Poking fun at cancer with ‘Real Housewives of Chemotherapy’ video
03/04/2013 6:54 PM
03/26/2013 5:50 PM
Michael Maryanoff dressed up as a drag queen to direct and act in a short video, “The Real Housewives of Chemotherapy.”
He is not a cross-dresser, but — with his clip-on chandelier earrings and a matching turquoise necklace hanging over his hairy chest — he looked just like one. His blue maxi dress had a feminine curvy pattern in fuchsia that hugged his hairy legs. And he struggled to maintain his balance in glossy tangerine high-heels.
“I kill wrinkles with Botox and I kill cancer with the energy of my mind,” he tells viewers as his on-air persona, Yesenia.
Some cancer patients like Maryanoff are gifted in finding humor during difficult times. Take the two bloggers who started “The Real Housewives of Chemotherapy.”
Comedian H. Alan Scott, who blogs for the Huffington Post about his testicular cancer diagnosis, wrote of the glamorous women with “pulled faces and beautiful wigs” at his oncologist’s office in Beverly Hills.
Suleika Jaouad, who blogs for The New York Times about her experience with leukemia, and her friend Kristen Howard, 31, who has non-Hodgkin lymphoma, brought a few New York City snobs to life in a video they posted on YouTube. One character complained about not being able to get a “mani-pedi” because of her blood count and another complained about the nurse wearing “Crocs” and not fancy “Jimmy Choos.”
The chemotherapy jokes were all too familiar for Christine Anderson. When she was 26, she was diagnosed with multiple myeloma, a cancer that starts in plasma cells in the bone marrow. She suggested we work on a Miami edition of the video, so we recruited Maryanoff and Jessica LaBonte, 34, who was diagnosed with breast cancer about a year ago.
“Making the video was therapy for me,” LaBonte said. “It made me feel like I wasn’t alone in this fight.”
Maryanoff led the way. When he is up for it, he likes doing stand-up comedy at local bars in Miami. The hobby started after he was diagnosed with non-Hodgkin lymphoma at 23. He said his first thought after waking up from a 10-day coma after a biopsy, was, “I better get a good stand-up bit out of this.”
He has been in treatment for three years.
“Cancer is not this enormous thing that consumes every fiber of my being. It’s just something that happened to me, like an ex-girlfriend or a bad Mexican dinner,” Maryanoff said. “I don’t sequester it into some deep corner where no one can access it. I talk about it in the open. I’ll even dress in drag and talk about it.”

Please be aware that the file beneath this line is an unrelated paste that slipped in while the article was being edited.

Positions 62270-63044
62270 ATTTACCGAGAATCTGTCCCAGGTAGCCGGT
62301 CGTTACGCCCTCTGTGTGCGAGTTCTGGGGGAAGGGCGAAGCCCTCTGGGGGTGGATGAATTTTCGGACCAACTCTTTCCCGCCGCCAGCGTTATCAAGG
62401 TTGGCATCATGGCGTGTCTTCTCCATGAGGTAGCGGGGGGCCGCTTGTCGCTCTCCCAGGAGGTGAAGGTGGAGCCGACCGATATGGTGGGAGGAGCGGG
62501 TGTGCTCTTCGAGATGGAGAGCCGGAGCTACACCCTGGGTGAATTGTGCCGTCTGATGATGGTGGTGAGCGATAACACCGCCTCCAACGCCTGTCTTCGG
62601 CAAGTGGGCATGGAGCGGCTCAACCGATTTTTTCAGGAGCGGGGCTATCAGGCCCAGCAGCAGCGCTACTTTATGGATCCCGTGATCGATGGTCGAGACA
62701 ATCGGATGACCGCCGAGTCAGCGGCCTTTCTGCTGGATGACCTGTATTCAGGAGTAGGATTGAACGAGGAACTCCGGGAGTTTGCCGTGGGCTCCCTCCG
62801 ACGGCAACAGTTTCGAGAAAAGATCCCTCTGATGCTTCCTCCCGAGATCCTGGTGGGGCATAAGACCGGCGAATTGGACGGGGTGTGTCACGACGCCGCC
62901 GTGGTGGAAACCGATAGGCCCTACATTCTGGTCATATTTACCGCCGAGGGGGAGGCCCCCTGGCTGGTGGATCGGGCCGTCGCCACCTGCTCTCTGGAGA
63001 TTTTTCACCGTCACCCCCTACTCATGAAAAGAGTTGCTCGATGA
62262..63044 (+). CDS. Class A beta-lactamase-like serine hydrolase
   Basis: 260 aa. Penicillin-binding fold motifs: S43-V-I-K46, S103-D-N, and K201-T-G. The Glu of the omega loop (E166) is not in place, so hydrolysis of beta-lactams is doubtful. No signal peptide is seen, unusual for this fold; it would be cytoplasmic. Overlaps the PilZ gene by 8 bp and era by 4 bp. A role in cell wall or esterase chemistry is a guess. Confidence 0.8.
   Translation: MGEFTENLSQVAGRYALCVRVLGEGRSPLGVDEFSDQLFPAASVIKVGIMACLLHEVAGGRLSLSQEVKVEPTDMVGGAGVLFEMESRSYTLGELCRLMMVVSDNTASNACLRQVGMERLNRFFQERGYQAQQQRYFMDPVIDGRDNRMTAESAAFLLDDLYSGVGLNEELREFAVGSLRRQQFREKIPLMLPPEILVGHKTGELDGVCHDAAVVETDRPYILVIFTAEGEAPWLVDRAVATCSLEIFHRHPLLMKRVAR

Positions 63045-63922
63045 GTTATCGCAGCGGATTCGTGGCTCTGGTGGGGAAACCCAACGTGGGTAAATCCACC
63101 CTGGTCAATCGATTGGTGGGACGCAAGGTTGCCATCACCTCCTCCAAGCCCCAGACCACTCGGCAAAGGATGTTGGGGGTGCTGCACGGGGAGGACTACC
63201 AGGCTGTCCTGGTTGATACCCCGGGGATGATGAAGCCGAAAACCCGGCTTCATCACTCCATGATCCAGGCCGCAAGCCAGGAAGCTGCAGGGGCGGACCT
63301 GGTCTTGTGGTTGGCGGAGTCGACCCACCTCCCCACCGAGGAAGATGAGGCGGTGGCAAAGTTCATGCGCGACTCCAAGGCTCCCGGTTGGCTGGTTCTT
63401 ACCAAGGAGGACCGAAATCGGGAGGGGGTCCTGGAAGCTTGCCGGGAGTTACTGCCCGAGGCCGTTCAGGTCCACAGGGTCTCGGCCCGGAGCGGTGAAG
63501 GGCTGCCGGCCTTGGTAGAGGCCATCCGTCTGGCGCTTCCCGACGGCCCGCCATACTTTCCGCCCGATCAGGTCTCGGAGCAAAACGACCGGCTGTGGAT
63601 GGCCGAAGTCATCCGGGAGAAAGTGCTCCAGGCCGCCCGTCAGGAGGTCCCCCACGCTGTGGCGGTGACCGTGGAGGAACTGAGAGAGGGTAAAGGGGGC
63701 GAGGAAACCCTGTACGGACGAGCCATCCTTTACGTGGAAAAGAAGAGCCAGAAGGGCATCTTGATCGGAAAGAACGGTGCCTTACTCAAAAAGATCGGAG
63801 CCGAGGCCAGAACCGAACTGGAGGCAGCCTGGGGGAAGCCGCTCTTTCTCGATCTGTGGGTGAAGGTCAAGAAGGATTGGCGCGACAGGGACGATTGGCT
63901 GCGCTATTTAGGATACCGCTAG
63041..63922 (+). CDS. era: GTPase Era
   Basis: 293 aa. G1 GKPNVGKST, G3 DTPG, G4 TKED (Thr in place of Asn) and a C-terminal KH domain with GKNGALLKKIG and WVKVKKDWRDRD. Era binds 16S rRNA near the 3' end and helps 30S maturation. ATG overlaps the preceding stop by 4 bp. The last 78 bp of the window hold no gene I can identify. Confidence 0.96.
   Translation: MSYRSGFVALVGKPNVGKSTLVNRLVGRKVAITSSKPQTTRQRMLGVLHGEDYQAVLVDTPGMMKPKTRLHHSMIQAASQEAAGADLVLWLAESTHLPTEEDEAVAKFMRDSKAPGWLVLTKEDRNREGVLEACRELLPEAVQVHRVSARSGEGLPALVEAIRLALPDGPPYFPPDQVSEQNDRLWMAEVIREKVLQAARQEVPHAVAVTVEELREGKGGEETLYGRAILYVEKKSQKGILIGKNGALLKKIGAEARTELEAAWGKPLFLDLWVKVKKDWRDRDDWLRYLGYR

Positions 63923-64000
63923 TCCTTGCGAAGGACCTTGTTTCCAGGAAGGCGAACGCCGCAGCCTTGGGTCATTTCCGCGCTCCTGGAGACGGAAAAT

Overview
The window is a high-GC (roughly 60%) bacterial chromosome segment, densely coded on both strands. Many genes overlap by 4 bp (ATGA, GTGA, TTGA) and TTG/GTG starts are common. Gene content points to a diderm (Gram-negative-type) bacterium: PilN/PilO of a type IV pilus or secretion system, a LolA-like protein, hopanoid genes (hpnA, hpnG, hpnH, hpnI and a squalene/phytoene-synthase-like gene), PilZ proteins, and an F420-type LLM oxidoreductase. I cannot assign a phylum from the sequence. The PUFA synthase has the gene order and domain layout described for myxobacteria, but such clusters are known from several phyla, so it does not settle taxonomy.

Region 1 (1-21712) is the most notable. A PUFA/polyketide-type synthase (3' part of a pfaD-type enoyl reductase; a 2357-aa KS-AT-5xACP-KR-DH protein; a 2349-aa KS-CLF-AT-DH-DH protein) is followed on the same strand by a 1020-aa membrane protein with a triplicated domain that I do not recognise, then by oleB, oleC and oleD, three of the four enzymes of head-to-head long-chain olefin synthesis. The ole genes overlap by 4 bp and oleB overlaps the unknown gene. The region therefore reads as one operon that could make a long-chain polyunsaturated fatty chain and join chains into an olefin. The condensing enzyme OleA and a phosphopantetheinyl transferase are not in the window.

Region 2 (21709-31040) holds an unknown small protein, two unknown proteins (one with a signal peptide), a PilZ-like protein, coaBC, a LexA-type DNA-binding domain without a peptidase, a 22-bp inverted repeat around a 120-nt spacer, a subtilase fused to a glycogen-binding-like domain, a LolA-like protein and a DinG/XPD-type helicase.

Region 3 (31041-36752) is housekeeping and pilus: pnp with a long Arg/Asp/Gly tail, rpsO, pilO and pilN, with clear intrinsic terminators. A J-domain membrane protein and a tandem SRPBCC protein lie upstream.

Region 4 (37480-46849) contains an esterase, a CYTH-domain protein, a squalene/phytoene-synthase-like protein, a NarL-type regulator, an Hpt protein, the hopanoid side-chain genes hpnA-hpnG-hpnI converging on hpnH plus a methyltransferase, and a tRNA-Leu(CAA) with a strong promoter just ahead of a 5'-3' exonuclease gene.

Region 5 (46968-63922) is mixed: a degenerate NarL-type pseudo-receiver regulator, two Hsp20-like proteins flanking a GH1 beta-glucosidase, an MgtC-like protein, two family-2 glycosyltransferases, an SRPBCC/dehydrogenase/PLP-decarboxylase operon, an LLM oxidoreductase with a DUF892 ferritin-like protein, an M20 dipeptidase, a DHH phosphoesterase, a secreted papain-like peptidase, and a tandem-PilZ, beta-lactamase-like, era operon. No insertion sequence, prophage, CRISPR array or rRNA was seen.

Coping with cancer in a positive manner is challenging. But studies show that negative thoughts manifest into stress, which can weaken the immune system. Meanwhile, laughing enhances intake of oxygen-rich air, increases heart rate and blood pressure, aids muscle relaxation and increases endorphins.
“I think you were really negative about everything at the beginning,” Maryanoff, 26, said to me. “You were being crazy researching medications. That’s because you were scared. I did make fun of you. I think that helped … No matter what happens you can’t let any specific incident just destroy your life. You can’t take yourself too seriously.”
Working on an original script and editing the video took time. LaBonte and I — the more serious ones — had concerns about being insensitive and using expletives. Poking fun at religion, sex and alternative cancer treatments was not easy for us, but we compromised.
Maryanoff and Anderson, who don’t take themselves too seriously, seemed to enjoy the process more.
The video “helped me to laugh at some awkward and sad situations,” Anderson said. “And it felt good to know that others had similar experiences.”
My friendship with Maryanoff has been a positive influence. I laugh more now than I did before the cancer. It turns out that laughing is a serious matter when it comes to maintaining a good quality of life.
Did you know that the study of the psychological and physiological effects of laughter is called Gelotology? Did you know that many doctors and nurses belong to the American Association for Therapeutic Humor and the International Society for Humor Studies?
It took guts to be frank about cancer, but we all agreed that it was cathartic and freeing.
“Comedy serves to cut the tension … The less you talk about something the more you feed the monster,” Maryanoff said. “It becomes this big, horrible, dark thing that weighs you down. Making a joke is a way of saying ‘I’m not afraid.’”
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